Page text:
When significant real-world events wreak havoc on businesses, individuals, and financial markets, anything to provide stability to an investment portfolio is highly sought after. Could private equity funds provide the portfolio stability you’re looking for?
When there is significant volatility across markets, these periods of volatility generally become known as some type of economic event. Examples include the 1930’s Great Depression, Black Monday and the 1987 stock market crash, the Housing Market crash of 2008, and of course, the COVID-19 market sell-off of 2020.
While the causes of these events vary, investor sentiment and behavior are typically influenced by fear and uncertainty. When companies’ profitability and growth potential come into question, those that have publicly traded stock can experience dramatic price decreases due to investor behavior — without being driven by fundamentals. As sell-offs occur in public markets, a negative flywheel of fear, selling, and uncertainty feed into each other and have the potential to create more volatility.
As previously described, investor sentiment is fickle. As news cycles spread fear, uncertainty and doubt, herd mentality quickly takes hold, further influencing market instability.
On top of herd mentality, recency bias can come into play. Volatility in the short-term reduces investor’s ability to keep their long-term investment goal in mind, potentially leading to loss aversion — investors selling their positions in a panic, attempting to limit their losses as prices fall. Understandably, during these periods, it can be difficult to maintain a long-term investment perspective.
While it’s difficult to predict what will cause market movements, it’s safe to say that investor psychology impacts public markets daily. The liquid nature of public stocks and bonds makes it easy to buy and sell at the drop of a hat (or the drop of bad news!). With the growing trend of passive investing, investors portfolios’ are increasingly exposed to irrational investor behavior during volatile market periods and systemic risks.
While private equity investments are also prone to systemic risk, the inherent illiquidity means that it is not as susceptible to daily changes in investor sentiment. While the debate of whether or not private equity is less volatile continues, the lack of daily liquidity potentially protects against human emotions. It can create a smoothing effect when part of a diversified portfolio.
When considering a long-term asset allocation strategy, including public and private equity can be complimentary — providing diversified asset class and strategy exposure, different liquidity profiles, and potentially uncorrelated returns, to help achieve portfolio return objectives.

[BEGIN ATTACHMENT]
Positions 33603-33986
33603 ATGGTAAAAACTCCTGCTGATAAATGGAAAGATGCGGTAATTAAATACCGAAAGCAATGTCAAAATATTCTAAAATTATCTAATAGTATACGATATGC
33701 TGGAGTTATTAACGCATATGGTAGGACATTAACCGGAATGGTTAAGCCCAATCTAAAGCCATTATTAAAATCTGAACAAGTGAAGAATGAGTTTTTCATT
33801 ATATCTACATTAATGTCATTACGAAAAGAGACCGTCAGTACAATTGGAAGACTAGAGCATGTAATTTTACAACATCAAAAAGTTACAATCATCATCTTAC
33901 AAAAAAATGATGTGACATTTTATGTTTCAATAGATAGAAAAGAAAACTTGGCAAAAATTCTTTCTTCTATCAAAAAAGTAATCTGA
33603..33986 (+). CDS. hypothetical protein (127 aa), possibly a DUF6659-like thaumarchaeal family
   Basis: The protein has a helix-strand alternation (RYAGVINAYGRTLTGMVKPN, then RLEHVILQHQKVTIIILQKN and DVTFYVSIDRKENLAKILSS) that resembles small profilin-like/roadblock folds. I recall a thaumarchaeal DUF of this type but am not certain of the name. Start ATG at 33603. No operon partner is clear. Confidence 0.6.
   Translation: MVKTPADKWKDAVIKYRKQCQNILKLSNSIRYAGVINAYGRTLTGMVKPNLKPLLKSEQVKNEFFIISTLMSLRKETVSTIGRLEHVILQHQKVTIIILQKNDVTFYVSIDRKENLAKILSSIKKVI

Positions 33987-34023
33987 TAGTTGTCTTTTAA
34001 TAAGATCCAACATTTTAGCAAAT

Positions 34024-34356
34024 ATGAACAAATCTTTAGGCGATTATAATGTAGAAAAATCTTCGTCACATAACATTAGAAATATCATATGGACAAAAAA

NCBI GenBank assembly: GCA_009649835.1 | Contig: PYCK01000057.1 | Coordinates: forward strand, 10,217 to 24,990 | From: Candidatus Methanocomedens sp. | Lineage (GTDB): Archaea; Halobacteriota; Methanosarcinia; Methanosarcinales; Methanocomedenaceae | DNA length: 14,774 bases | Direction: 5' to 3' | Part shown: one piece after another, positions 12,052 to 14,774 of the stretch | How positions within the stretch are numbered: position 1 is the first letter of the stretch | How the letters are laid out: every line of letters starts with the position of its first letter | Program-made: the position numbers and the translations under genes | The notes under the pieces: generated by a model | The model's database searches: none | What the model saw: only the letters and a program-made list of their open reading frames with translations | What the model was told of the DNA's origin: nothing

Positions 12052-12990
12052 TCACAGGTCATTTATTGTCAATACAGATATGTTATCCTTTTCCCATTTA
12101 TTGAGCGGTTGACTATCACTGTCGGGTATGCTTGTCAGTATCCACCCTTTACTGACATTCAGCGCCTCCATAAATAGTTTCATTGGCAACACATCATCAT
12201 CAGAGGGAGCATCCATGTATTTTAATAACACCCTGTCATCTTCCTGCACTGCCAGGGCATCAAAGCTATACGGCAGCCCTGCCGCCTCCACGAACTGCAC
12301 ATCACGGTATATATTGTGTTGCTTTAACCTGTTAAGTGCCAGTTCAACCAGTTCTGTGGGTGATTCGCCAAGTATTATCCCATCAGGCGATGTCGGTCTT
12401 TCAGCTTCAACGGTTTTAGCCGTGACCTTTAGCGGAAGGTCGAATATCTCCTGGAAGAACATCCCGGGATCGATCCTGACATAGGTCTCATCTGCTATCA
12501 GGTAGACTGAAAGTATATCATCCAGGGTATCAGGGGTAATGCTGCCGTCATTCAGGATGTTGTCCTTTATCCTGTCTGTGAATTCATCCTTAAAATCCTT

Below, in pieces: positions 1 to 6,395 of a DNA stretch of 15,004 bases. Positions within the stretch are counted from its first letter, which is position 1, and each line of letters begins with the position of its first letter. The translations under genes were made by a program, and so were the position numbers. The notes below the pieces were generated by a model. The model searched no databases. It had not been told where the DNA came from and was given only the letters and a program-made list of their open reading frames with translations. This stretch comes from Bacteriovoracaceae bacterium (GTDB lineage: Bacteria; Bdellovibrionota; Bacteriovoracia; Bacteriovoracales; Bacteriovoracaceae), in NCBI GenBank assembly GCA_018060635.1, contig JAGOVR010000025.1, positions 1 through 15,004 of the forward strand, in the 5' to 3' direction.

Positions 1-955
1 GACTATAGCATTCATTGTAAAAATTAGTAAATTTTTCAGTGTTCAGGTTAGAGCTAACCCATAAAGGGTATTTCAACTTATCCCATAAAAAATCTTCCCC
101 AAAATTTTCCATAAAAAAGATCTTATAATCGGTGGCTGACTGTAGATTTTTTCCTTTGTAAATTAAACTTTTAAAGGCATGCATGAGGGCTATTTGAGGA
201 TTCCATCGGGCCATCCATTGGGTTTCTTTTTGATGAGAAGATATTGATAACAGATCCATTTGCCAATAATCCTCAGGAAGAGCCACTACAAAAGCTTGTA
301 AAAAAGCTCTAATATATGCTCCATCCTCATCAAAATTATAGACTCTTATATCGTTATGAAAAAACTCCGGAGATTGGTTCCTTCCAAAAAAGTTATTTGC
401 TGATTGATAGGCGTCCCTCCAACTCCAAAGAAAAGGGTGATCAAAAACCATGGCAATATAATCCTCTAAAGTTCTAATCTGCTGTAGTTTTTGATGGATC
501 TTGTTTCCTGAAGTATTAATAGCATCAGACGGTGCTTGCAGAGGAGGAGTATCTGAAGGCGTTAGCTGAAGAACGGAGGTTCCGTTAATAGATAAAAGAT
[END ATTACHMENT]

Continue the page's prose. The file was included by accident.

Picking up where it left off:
As a trade-off for liquidity, private equity has historically provided investors with the opportunity to generate higher returns in comparison to public investments, as well as growing cash flow. Ironically, despite the early illiquidity, the cash flows provided via distributions grow at an increasing rate as the fund matures, providing liquidity to be allocated elsewhere in the portfolio.
Furthermore, private equity provides exposure to assets and strategies that aren’t available in public markets. Active selection of these investment opportunities can be an additional source of alpha within a portfolio.
On the other hand, the liquidity that comes with public equities allows investors to strategically and tactically maneuver their allocations when short-term opportunities arise.
When comparing private and public equity, one option is not necessarily better than the other. Rather, they can work together to create an optimal long-term investment strategy. Incorporating private equity into a portfolio helps to potentially minimize losses during a bear market, provide return diversification and stabilization, and provides a unique opportunity to achieve alpha.
Disclosure: Evolution Private Investment Collective, LLC (the “EPIC”) expresses views in this article from an impartial perspective as related to the subject matter discussed therein. These views are current as of the article’s publication date and do not constitute investment advice or a recommendation to transact or invest in any particular product, sector, or manner. It should not be assumed that investing in the way described herein has been or will be profitable. These views are not intended to forecast future events or guarantee future results. Investors should confer with their financial planner, accountant, and/or legal counsel before making any investments. All investments involve risk, including a loss of principal.